10. Enjoy a Performance at the Teatro Petruzzelli

Visit the Teatro Petruzzelli, one of Italy’s most renowned opera houses, for an unforgettable evening of music or theater. This elegant venue hosts a variety of performances, from operas and ballets to concerts and plays. The beautiful interior and world-class acoustics make every show a memorable experience.

11. Explore the Pinacoteca Provinciale di Bari

Art lovers should not miss the Pinacoteca Provinciale di Bari, a gallery housing a rich collection of Italian paintings from the 11th to the 19th centuries. The collection includes works by renowned artists such as Tintoretto and Veronese, offering a journey through Italy’s artistic legacy.

12. Visit the Museo Archeologico di Santa Scolastica

Dive into Bari’s ancient past at the Museo Archeologico di Santa Scolastica, where artifacts from the region’s prehistoric, Roman, and Medieval periods are on display. The museum is housed in a former monastery, adding to the historical ambiance.

13. Attend the Fiera del Levante

If you’re visiting Bari in September, don’t miss the Fiera del Levante, Italy’s largest trade fair. This event showcases a wide range of products and technologies and includes exhibitions, workshops, and cultural performances, providing insight into the economic and cultural vibrancy of the region.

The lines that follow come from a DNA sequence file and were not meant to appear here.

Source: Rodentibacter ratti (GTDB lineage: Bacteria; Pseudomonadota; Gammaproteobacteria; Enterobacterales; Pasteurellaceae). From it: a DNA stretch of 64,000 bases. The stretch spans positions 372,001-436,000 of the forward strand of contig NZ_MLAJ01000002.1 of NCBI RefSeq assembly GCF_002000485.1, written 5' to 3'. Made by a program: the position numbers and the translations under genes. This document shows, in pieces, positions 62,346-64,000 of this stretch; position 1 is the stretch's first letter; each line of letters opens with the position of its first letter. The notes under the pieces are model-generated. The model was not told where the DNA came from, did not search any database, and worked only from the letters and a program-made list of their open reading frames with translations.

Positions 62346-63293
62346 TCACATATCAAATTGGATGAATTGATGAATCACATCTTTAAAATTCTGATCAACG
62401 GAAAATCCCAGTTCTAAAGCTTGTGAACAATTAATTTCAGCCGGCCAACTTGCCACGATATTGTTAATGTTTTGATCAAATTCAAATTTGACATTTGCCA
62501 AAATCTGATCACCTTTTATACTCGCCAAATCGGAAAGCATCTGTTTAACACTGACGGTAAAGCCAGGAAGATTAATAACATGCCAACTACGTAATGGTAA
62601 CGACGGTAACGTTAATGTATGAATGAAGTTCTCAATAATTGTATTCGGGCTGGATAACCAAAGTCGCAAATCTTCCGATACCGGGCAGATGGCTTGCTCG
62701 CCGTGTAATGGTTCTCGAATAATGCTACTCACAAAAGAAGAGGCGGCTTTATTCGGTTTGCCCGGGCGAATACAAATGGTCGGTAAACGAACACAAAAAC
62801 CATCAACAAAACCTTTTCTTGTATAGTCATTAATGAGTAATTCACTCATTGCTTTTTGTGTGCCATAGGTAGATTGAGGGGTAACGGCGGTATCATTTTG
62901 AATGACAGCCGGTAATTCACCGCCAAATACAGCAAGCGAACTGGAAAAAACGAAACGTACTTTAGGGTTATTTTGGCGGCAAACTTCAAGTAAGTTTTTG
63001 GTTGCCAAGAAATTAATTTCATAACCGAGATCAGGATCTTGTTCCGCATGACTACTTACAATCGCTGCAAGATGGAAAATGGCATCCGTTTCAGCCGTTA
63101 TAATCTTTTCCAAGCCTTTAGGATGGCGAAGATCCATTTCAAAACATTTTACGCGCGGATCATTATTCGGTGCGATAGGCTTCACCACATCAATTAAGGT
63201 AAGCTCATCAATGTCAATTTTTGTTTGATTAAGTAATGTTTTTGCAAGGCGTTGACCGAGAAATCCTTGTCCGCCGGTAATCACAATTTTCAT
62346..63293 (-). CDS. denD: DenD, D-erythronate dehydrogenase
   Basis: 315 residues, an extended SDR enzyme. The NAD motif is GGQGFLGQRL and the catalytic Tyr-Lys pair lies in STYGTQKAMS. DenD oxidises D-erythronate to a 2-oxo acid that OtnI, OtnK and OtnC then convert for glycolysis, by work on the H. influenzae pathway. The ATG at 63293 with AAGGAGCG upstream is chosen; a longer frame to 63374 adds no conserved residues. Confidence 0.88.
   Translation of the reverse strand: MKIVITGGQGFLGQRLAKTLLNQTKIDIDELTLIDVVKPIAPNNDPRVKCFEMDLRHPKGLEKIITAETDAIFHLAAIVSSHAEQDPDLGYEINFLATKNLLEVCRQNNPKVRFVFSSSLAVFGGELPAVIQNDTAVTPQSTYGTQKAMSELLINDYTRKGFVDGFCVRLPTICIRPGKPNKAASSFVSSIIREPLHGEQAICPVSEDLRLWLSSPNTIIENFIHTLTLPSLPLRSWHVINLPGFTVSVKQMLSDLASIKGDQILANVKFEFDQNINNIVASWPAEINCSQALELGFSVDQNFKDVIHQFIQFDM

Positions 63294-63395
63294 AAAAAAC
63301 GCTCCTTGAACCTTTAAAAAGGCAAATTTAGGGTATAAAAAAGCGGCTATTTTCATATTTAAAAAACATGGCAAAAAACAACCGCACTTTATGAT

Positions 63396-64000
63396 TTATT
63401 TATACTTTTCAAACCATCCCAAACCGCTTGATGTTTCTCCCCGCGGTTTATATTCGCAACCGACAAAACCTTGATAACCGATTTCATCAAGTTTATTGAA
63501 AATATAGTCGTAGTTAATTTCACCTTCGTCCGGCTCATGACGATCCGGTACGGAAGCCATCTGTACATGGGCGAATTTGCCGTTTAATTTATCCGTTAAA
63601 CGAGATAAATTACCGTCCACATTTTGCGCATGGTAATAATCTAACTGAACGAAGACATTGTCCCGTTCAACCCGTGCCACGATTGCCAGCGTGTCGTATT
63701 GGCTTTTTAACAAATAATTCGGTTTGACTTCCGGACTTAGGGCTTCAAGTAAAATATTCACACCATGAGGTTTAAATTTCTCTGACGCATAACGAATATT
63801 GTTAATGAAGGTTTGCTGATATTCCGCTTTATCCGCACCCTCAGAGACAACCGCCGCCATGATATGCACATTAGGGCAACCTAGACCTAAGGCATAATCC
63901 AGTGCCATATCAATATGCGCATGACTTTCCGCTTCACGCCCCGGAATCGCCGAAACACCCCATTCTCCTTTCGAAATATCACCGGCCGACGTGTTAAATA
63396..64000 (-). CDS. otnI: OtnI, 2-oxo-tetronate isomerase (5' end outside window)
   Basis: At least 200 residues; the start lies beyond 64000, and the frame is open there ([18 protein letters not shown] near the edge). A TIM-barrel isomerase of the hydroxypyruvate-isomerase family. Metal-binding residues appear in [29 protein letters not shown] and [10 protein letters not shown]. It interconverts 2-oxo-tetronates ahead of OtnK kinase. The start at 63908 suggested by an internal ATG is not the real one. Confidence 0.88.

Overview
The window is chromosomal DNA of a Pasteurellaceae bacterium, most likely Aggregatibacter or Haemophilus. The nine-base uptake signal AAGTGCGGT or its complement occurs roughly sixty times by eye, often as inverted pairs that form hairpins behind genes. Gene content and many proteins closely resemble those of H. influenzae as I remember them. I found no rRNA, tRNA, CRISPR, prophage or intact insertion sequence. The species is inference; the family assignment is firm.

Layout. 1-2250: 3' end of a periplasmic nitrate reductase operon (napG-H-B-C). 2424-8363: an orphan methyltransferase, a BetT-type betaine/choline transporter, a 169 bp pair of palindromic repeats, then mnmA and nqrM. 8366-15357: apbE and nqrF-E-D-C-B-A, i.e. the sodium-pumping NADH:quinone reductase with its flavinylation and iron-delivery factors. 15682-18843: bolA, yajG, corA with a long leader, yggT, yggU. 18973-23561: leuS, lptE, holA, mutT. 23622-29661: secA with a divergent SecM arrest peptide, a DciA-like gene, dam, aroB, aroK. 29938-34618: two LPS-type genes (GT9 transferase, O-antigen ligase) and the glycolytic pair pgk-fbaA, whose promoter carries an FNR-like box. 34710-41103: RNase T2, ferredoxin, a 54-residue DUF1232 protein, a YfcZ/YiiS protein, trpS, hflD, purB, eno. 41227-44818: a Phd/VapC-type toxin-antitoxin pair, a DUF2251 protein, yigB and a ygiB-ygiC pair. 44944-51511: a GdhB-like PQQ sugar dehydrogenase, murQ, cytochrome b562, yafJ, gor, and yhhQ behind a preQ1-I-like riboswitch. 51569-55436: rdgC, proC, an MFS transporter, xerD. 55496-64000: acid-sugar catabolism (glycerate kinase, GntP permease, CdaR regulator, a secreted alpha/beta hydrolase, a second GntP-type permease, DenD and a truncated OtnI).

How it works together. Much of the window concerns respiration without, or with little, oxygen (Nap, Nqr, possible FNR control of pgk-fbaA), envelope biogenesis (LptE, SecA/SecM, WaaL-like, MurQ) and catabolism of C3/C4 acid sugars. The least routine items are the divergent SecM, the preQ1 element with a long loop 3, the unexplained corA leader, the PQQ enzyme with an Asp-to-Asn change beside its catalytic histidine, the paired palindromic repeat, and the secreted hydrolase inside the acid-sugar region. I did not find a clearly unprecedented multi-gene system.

14. Take a Day Trip to Polignano a Mare

Just a short drive from Bari, Polignano a Mare is a picturesque coastal town perched atop limestone cliffs. Famous for its stunning sea views, beautiful beaches, and the iconic Lama Monachile beach, it’s an ideal spot for photography, swimming, and enjoying fresh seafood.

15. Relax in the Parco 2 Giugno

Take a break from the city’s hustle and bustle in the Parco 2 Giugno, Bari’s largest public park. With its lush greenery, walking paths, and ponds, it’s a serene spot for a picnic, a leisurely walk, or simply unwinding in nature.

16. Join a Boat Tour

Experience Bari from a different perspective by joining a boat tour along the Adriatic coast. These tours offer stunning views of the city skyline, opportunities for swimming in crystal-clear waters, and a chance to explore nearby caves and coves.